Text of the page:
Can we boost our hemoglobin levels?

My most recent blood test results showed a slight drop in my hemoglobin, hematocrit and red blood cell count. I’m not worried yet, since the IMF Patient’s handbook talks about <10 g/dL, and I’m nowhere near that. At any rate, in order to avoid a more worrisome drop (prevention prevention prevention!), I’ve been gathering information on how to give these three numbers a boost. And, since I’ve received a few queries on this topic, I thought I’d write a post about my findings thus far. IMG_3080

In addition to increasing our intake of iron-rich foods (red meat, beetroots, etc.), there are a few tips out there that I’d like to highlight. You can find them here, by the way (and on many other websites, too):

–Withania somnifera, also known as ashwagandha, has been used in Ayurvedic Medicine for ages and ages to treat anemia caused by iron deficiency. And ashwagandha just happens to be an anti-myeloma herb that I’ve tested a couple of times in the past with a certain success, though I hadn’t considered its effect on my HGB…And looking at my test results, which I did earlier today, didn’t help. I mean, back then my HGB was normal, and on ashwagandha it stayed within the normal range. At any rate, I’ve begun taking ashwagandha again…If it can push my HGB back into the normal range, I’ll be the happiest girl in town!!!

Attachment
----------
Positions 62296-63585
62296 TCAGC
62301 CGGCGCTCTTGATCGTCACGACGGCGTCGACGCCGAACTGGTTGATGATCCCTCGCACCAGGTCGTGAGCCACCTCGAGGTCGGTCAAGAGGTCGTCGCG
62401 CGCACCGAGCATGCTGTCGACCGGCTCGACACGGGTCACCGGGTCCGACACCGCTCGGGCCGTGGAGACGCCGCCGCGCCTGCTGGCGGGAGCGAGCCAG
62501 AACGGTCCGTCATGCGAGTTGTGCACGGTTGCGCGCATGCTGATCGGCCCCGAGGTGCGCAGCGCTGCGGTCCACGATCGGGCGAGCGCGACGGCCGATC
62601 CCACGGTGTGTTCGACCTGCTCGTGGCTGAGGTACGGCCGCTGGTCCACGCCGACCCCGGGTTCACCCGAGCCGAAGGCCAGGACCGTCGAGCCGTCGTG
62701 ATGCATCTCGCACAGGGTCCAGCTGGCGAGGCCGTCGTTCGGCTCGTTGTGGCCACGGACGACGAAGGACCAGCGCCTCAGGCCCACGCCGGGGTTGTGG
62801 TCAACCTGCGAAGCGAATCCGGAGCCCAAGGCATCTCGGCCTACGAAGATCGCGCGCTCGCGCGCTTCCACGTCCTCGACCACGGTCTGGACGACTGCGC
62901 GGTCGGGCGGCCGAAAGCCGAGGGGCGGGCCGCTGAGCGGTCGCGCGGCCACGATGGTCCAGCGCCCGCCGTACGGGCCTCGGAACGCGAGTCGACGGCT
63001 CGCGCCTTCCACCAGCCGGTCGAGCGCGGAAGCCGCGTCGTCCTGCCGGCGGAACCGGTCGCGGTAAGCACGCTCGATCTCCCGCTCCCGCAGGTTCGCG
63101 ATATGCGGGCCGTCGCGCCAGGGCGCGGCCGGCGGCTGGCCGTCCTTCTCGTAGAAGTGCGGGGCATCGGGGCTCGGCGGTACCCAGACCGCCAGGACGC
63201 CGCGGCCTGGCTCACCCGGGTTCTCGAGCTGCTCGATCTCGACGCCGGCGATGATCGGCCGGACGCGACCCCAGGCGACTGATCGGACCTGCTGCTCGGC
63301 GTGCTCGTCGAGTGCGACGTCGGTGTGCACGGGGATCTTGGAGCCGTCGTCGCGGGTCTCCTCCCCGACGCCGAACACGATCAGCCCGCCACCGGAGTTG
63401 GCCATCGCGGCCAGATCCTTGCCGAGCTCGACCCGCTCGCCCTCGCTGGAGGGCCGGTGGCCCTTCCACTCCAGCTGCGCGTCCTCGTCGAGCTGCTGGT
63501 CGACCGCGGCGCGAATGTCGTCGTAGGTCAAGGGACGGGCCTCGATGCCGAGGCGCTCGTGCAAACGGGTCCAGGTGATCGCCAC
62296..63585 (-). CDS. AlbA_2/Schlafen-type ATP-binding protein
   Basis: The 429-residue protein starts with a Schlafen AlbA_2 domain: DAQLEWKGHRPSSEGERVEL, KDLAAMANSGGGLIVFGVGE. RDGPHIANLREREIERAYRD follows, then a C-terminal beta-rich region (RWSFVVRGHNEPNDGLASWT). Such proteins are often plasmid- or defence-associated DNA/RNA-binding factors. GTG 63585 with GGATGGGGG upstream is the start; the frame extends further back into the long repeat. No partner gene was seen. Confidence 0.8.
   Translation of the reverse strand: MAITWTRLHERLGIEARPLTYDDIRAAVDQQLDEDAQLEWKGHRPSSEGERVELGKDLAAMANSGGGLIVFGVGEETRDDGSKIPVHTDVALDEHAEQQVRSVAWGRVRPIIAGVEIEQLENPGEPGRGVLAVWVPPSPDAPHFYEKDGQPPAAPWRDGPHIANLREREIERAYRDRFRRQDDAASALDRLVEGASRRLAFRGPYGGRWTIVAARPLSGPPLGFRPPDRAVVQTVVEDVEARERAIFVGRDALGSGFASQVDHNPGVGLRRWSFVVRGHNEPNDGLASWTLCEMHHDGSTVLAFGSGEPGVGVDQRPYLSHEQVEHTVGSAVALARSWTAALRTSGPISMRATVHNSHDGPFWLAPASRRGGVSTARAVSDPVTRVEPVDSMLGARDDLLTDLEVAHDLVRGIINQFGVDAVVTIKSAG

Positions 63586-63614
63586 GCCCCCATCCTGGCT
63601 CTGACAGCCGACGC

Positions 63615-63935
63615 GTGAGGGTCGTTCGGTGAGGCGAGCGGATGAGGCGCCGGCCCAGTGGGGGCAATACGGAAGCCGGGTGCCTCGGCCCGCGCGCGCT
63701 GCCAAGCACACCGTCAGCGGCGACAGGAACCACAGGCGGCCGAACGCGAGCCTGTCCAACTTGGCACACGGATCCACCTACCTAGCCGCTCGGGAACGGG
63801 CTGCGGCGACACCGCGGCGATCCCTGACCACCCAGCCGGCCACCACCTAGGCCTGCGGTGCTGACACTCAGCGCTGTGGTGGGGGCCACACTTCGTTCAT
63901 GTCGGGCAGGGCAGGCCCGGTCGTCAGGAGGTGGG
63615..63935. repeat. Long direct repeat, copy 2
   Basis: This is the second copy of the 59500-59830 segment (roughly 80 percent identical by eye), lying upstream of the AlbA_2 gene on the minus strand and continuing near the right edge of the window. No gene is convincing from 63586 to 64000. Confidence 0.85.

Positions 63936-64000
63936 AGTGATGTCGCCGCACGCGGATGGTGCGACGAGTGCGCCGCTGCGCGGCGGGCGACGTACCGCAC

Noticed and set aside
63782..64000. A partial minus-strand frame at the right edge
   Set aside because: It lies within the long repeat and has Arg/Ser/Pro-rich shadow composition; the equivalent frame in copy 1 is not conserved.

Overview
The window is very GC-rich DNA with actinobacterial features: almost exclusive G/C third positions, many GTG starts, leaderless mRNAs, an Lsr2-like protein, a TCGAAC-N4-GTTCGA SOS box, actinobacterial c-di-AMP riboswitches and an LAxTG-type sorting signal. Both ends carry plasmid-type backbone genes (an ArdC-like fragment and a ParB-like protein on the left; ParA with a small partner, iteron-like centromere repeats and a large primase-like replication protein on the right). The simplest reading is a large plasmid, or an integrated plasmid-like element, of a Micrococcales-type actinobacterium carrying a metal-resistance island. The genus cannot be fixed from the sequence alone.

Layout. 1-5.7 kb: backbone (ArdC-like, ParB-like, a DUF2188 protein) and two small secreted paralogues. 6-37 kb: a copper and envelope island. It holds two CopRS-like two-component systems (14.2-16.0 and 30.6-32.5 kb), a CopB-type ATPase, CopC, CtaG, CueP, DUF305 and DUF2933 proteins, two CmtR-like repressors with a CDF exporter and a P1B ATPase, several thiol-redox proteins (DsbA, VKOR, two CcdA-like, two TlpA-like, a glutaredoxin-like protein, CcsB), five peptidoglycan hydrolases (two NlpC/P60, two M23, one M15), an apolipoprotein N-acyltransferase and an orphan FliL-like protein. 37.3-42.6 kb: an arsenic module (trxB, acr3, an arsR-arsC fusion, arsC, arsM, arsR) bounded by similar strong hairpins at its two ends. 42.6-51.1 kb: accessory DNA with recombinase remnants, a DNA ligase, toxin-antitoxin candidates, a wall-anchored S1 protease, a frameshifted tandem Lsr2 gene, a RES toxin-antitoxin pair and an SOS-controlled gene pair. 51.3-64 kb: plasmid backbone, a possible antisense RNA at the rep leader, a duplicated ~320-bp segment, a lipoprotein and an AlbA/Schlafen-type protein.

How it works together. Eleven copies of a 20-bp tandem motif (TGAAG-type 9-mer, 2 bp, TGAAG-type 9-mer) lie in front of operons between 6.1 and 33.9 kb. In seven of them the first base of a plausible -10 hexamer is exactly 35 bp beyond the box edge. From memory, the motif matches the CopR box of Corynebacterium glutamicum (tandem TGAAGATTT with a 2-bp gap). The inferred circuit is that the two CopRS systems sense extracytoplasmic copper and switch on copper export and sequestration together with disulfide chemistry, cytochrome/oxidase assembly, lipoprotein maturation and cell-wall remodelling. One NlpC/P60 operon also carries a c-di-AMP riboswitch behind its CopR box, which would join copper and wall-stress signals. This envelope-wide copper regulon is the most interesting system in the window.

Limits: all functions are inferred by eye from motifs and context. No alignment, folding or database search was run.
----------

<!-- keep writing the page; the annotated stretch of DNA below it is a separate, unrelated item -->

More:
–Decrease our intake of gluten. I didn’t know this until today, but apparently gluten-rich foods can actually cause anemia. Reducing or eliminating gluten can therefore increase hemoglobin levels. The studies I’ve seen so far seem to support this…

–Blackstrap molasses. If only it tasted like melted chocolate…

–Increase our intake of vitamin B12 and folic acid. I had both tested, and the results are in the normal range, BUT on the low side, especially the former.

In sum, can we boost our hemoglobin levels? Hard to say, with myeloma. Mine is an attempt. But I’ve done it before, so I’m hopeful this time, too. As always, the eternal optimist! 🙂

I’d like to end the post with this old Italian saying: “il vino fa buon sangue.” Roughly translated, it means “wine makes good blood.” Well, as far as hemoglobin goes, wine turns out to be on the “no no no!” list. Bummer. In the past few months, you see, I’ve been enjoying about a quarter of a glass of red wine with supper…I guess I’ll have to stop doing that now. 🙁 Oh well…

P.S. This is a recent photo of our youngest cat, Prezzemolo (which means “parsley” in Italian), whom we got a couple of years ago at a local cat shelter. Isn’t he handsome??? Awwww…my boy!


  1. In PubMed search the following UID and you will likely find the reason for low hemoglobin.
    Apparently curcumin does have some side effects.

    1. Thanks for the link to the PubMed abstract, Val. I’ve known about curcumin’s chelating effects for a long time, and I’ve posted about them here on the blog, in fact. And, I admit, it’s always been a bit of a concern. However, I’ve been taking curcumin for more than nine years now, so if it is the culprit, which it certainly could be, at least in part, it’s taken a long time to reach this level. The odd thing is that my iron and ferritin levels are within normal range…not at the high end of normal, but still…normal.
      I can’t (won’t) stop taking curcumin, but I’m trying some natural hemoglobin-boosters that I hope will work. My next test results should be better! 🙂

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